Constructive alignment is a simple but powerful course design idea 

It is the idea that we should support students in achieving the learning outcomes we intend for them, by designing activities that support that learning, and assessments that test that learning (Biggs 1996).

This is achieved by aligning the course intended learning objectives (ILOs) with the planned teaching and learning acitivities and the planned assessments in a way that maximises the probability that students will learn what we want them to learn, and be able to demonstrate that achievement through the assessment.

Why use constructive alignment?

  • It makes your course/s coherent - which helps students to feel confident that their work, their engagement and their study are leading them to both success in the assessments and to the achievement of the intended learning outcomes.
  • It ensures that the “learner cannot escape without learning what is intended” because they are trapped in a web of consistency between learning intentions, activities and assessment (Biggs, 2003).

Quick guide 

  1. Devise intended learning outcomes that are concrete, relevant, and achievable - see how to write great ILOs
  2. Design learning activities that support students in achieving the intended learning outcomes (ILOs) – if the ILOs are practical, make the learning activities practical; if the ILOs are about reasoning, give student opportunities to practice reasoning, etc.
  3. Design assessments that assess the achievement of the learning objectives – use assessment tasks and types that match, mirror or emulate the learning outcomes

According to Biggs:

  1. Describe the intended learning outcomes (ILOs) for the unit, using one verb (or at most two) for each outcome. The ILO denotes how the content or topics are to be dealt with and in what context.
  2. Create a learning environment using teaching/learning activities (TLAs) that require students to engage each verb. In this way the activity nominated in the ILO is activated.
  3. Use assessment tasks (ATs) that also contain that verb, thus enabling one with help of predetermined using rubrics to judge how well students’ performances meet the criteria.
  4. Transform these judgments into final grades. (Biggs, 2014, p. 8)

Personal practice check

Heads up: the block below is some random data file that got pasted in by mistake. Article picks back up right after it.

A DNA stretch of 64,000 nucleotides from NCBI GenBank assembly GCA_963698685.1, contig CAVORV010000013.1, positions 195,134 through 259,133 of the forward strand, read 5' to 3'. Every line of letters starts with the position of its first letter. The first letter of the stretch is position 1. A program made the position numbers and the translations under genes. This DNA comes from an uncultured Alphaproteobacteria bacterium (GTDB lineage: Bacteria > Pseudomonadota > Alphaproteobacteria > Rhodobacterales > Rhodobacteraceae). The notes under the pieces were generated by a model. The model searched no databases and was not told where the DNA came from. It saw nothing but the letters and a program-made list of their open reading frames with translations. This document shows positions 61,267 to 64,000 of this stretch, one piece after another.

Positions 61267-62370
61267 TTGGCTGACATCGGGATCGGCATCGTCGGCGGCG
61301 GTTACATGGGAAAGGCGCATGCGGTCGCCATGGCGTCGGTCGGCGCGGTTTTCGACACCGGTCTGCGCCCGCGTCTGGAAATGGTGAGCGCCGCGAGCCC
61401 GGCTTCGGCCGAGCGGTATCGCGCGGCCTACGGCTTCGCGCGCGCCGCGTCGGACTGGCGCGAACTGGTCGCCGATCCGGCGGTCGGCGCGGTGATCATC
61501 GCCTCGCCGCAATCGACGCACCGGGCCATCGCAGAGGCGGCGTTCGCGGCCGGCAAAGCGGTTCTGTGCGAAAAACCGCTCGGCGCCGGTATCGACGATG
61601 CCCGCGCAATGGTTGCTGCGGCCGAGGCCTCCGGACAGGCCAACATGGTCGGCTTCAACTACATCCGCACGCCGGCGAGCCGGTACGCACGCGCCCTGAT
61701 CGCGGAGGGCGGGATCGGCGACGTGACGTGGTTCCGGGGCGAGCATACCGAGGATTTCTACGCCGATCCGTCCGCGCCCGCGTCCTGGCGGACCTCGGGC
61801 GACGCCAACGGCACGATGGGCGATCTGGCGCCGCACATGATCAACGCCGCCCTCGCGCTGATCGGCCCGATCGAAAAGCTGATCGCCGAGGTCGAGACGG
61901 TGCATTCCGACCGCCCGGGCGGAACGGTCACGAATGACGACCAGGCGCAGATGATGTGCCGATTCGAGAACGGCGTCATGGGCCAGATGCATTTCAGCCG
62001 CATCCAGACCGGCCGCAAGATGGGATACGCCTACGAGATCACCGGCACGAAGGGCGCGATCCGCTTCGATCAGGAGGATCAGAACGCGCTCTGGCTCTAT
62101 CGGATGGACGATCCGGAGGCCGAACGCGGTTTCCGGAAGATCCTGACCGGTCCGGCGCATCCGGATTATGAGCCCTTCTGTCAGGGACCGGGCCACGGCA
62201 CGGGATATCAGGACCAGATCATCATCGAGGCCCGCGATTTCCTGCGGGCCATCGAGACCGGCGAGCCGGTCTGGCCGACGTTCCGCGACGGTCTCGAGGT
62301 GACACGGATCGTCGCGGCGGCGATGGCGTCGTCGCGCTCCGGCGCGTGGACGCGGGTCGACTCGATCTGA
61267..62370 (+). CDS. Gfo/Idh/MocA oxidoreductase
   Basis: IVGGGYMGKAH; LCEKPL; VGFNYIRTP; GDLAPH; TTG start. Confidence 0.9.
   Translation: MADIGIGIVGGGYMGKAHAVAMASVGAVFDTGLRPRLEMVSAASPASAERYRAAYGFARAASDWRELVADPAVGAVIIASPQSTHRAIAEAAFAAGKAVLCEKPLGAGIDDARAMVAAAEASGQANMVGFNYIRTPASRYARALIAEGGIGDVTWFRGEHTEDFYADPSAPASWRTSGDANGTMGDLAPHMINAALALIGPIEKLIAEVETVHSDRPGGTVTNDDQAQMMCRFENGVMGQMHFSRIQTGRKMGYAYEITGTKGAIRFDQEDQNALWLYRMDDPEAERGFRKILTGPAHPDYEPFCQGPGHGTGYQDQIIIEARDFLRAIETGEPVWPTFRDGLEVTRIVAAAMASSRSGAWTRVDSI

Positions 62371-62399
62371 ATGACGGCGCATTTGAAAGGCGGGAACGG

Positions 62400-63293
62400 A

• Are my intended learning outcomes relevant to students’ future professional practice?
  • Does my grammar line up? (e.g. “cook spaghetti” in the ILOs; “cook spaghetti” in the learning activities; and “cook spaghetti” in the assessments? If not, why not?
  • Do my learning activities help students to achieve the intended learning?
  • Do my assessments resemble the way the physical skills, reasoning skills, or basic science knowledge will be used in professional practice?

Further reading 

Biggs, J. (1996). Enhancing teaching through constructive alignment. Higher Education, 32(3), 347–364.

Biggs, J. (2003) Teaching for Quality Learning at University (2nd ed.). Buckingham: SRHE and OUP.

Biggs, J. (2014). Constructive alignment in university teaching. HERDSA Review of Higher Education, 1(July), 5–22.

Biggs, J., & Tang, C. (2011). Part 2: Designing constructively aligned outcomes-based teaching and learning. In Teaching For Quality Learning At University (4th ed., pp. 113–277). McGraw-Hill Education.

Delany, C., & Golding, C. (2014). Teaching clinical reasoning by making thinking visible: An action research project with allied health clinical educators. BMC Medical Education, 14(1).

Hays, R. B., Hamlin, G., Crane, L., Hays, R. B., Hamlin, G., Crane, L., Hays, R. B., Hamlin, G., & Crane, L. (2015). Twelve tips for increasing the defensibility of assessment decisions Twelve tips for increasing the defensibility of assessment decisions.

Langendyk, V., Mason, G., & Wang, S. (2016). How do medical educators design a curriculum that facilitates student learning about professionalism? International Journal of Medical Education, 7, 32–43.

Prosser, M., and Trigwell, K. (1999). Understanding Learning and Teaching: The Experience in Higher Education. Buckingham: SRHE and OUP.

Smith, C. D. (2008). Design-focused evaluation. Assessment and Evaluation in Higher Education, 33(6), 631–645.

Download the quick guide here:   (Click me)